Monthly Archives: January 2014

The Soul of South Sudan

My last several posts have all dealt with war and struggle and difficulty. Today I’d just like to show why I love South Sudan. I’m just going to show it through pictures, and let them speak for themselves. These were all taken between 2010 and 2013, and I’m richer for having been there. It’s easy to make generalizations about a nation or a people until you look into their eyes. So here they are, the eyes and soul of the people of South Sudan.blog-7507blog-0774blog-9965blog-9527blog-8165blog-8085blog-8016blog-7770

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A Season of Change

To everything there is a season,
A time for every purpose under heaven:

2 A time to be born,
And a time to die;
A time to plant,
And a time to pluck what is planted;
3 A time to kill,
And a time to heal;
A time to break down,
And a time to build up;
4 A time to weep,
And a time to laugh;
A time to mourn,
And a time to dance;
5 A time to cast away stones,
And a time to gather stones;
A time to embrace,
And a time to refrain from embracing;
6 A time to gain,
And a time to lose;
A time to keep,
And a time to throw away;
7 A time to tear,
And a time to sew;
A time to keep silence,
And a time to speak;
8 A time to love,
And a time to hate;
A time of war,
And a time of peace.

path to unknown destination

For all of you who thought the Byrds made that up, it’s actually Ecclesiastes chapter 3.  It’s a season of change for a lot of people right now. For my South Sudanese brothers and sisters, it’s a season of change right now. The town of Bor as it was before is essentially gone. Our friends are scattered between Juba to the bush to refugee camps in Uganda. A peace accord has been signed, but the fighting goes on.

For myself as well, change has happened. One chapter in my life has ended, but another has begun.  Let’s be honest, we all hate change, or at least being in the midst of it. We hate change not because things don’t need to change, but because we don’t know what that change will bring.

There are spiritual forces that bring change into our lives. Some want to bring evil, some good. If you don’t think this is the case, start looking more closely into what happens around you. As C.S. Lewis put it, “There are two equal and opposite errors into which our race can fall about the devils. One is to disbelieve in their existence. The other is to believe, and to feel an excessive and unhealthy interest in them.”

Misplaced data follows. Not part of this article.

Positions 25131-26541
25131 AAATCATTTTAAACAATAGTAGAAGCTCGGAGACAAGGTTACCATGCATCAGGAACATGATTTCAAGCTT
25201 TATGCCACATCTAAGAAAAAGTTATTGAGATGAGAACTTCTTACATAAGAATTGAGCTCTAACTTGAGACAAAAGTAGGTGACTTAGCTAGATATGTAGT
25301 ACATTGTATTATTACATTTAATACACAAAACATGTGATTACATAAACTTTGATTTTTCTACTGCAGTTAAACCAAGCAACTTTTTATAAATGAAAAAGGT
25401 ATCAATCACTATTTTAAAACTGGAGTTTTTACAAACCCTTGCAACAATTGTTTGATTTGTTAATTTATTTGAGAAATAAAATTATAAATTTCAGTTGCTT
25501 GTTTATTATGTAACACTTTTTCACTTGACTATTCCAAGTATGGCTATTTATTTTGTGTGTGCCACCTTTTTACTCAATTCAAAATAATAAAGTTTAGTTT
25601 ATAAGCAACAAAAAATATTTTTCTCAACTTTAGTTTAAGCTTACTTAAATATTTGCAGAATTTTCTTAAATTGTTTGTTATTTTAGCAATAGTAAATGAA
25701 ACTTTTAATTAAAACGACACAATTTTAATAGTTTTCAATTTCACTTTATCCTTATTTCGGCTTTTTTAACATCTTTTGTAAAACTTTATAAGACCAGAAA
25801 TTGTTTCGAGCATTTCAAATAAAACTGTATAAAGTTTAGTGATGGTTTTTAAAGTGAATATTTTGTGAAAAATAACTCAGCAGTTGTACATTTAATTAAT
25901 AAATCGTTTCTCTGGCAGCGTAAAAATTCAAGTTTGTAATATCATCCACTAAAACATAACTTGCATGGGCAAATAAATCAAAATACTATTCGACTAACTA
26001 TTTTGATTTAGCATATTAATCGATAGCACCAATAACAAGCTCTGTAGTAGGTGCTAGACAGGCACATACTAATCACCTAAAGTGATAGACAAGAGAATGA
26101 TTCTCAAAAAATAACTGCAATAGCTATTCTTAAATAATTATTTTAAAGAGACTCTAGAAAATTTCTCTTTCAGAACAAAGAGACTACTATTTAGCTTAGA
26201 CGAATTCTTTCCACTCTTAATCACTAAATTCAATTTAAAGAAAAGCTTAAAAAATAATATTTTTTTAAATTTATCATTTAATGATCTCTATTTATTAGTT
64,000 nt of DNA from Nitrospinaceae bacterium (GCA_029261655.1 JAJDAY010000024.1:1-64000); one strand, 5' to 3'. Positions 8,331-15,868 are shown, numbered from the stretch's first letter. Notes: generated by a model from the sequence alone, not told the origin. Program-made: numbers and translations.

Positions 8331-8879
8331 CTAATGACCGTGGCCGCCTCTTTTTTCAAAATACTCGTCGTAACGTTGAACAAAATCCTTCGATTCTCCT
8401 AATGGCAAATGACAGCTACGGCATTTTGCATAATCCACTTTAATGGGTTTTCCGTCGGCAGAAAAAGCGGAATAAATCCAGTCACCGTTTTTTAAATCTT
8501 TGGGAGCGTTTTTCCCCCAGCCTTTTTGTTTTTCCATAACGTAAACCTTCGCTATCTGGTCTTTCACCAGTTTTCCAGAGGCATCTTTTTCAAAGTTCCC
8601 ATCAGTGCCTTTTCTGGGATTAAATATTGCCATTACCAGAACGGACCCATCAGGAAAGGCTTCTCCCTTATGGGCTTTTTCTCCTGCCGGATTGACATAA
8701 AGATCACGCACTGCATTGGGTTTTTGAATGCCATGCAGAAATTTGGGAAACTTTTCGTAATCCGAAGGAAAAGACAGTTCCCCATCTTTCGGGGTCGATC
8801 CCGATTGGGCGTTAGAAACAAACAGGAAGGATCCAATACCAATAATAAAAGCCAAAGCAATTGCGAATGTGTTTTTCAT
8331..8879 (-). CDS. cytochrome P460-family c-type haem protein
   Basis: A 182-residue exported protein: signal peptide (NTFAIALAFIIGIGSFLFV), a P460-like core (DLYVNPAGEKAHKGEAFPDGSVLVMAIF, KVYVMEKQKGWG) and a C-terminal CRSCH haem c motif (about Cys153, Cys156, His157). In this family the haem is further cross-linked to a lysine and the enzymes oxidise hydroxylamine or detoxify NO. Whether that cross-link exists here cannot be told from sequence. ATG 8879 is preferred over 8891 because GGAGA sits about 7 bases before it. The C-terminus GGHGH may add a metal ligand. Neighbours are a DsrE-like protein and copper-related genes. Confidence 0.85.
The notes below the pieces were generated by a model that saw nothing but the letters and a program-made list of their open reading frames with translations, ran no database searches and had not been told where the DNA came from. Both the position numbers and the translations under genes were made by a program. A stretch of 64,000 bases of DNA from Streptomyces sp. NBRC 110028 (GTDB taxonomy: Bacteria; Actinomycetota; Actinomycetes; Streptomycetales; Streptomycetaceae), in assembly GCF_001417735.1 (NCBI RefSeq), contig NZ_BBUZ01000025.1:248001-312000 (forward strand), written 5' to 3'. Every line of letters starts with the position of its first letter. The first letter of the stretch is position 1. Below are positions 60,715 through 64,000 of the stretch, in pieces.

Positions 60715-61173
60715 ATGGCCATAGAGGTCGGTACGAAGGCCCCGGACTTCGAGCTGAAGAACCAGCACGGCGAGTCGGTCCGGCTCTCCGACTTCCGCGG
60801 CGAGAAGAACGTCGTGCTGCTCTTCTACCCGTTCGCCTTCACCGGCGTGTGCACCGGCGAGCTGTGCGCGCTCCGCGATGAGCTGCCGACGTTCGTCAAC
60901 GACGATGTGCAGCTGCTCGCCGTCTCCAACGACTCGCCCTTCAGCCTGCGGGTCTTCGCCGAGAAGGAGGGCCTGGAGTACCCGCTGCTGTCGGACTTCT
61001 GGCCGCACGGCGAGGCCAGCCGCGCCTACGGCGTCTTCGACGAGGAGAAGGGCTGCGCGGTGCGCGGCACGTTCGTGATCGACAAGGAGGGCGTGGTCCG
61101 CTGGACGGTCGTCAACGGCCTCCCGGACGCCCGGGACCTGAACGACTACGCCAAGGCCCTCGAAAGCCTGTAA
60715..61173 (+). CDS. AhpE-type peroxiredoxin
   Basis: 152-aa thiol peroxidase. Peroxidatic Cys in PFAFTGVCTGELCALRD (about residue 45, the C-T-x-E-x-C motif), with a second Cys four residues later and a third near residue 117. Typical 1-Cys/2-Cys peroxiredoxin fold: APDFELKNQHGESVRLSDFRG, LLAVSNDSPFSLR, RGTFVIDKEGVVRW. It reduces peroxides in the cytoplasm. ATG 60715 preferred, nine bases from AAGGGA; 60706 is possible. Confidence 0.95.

Well, I’ve recently gone through a time where the spirits of darkness attempted to do me harm, and it was a very difficult time. But God has other plans, and where the enemy thought he could do me harm, God used it as a way to bring me out of the comfort of what I am doing to move me to new plans He has for me. Without discomfort, I’m almost certain I would not have moved.  Consequently, I can no more be angry with anyone who caused me harm than I can be with God for blessing and using me for His purpose, because they were used as a tool in God’s hand. The example is Christ, who even while He was dying on the cross, forgave those who had wronged him. What His enemies intended for evil, God used for the good of the whole world.

So change happens when it needs to happen. Difficulty comes when we are comfortable doing what we are doing, to help us move to what God has  for us.  There is nothing wrong of course with doing good, but sometimes it keeps us from doing what is best. So with that, I accept with gladness the change that is coming, because it’s in God’s hands.

For my South Sudanese brothers and sisters, change has come, and on a much larger scale than my own. I don’t know what the future holds for them, but I do know this; “We know that all things work together for good to those who love God, to those who are the called according to His purpose.” Romans 8:28.  It does not mean anything will be easy, just that things will work out for good.

I don’t know when or if I will see them again, but God’s will be done.

Cut The Baby In Half

I haven’t written for a while. I’ve been waiting to hear some definitive news that anything has changed in South Sudan. I wish I had good news to report, other than the fact that there have been some miraculous stories of escape and rescue, including a boat that appeared out of nowhere to rescue a family that was about to be overrun by Nuer rebels.

There is talk of resolution at the peace talks in Addis Ababa, Ethiopia. Salva Kiir’s government has been negotiating a peace deal with Riek Machar’s rebels. The thing I have to ask is; “for what?” The damage is done. Thousands are dead. The “good” news came yesterday that the town of Bor, where our friends are, has been retaken again by SPLA (South Sudanese government) forces. At this point I’m not sure how many times Bor has changed hands.

I put the word “good” news in parenthesis, because at this point, what is there to go back to?  South Sudan’s leaders need to take a hard look in the mirror.

A friend of a friend in South Sudan brought up a very poignant allegory. It’s the story of the two women that came before Solomon with a baby, each claiming to be the mother.  1 Kings 3:16-27“16 Now two women who were harlots came to the king, and stood before him. 17 And one woman said, “O my lord, this woman and I dwell in the same house; and I gave birth while shewas in the house. 18 Then it happened, the third day after I had given birth, that this woman also gave birth. And we were together; no one was with us in the house, except the two of us in the house. 19 And this woman’s son died in the night, because she lay on him. 20 So she arose in the middle of the night and took my son from my side, while your maidservant slept, and laid him in her bosom, and laid her dead child in my bosom. 21 And when I rose in the morning to nurse my son, there he was, dead. But when I had examined him in the morning, indeed, he was not my son whom I had borne.”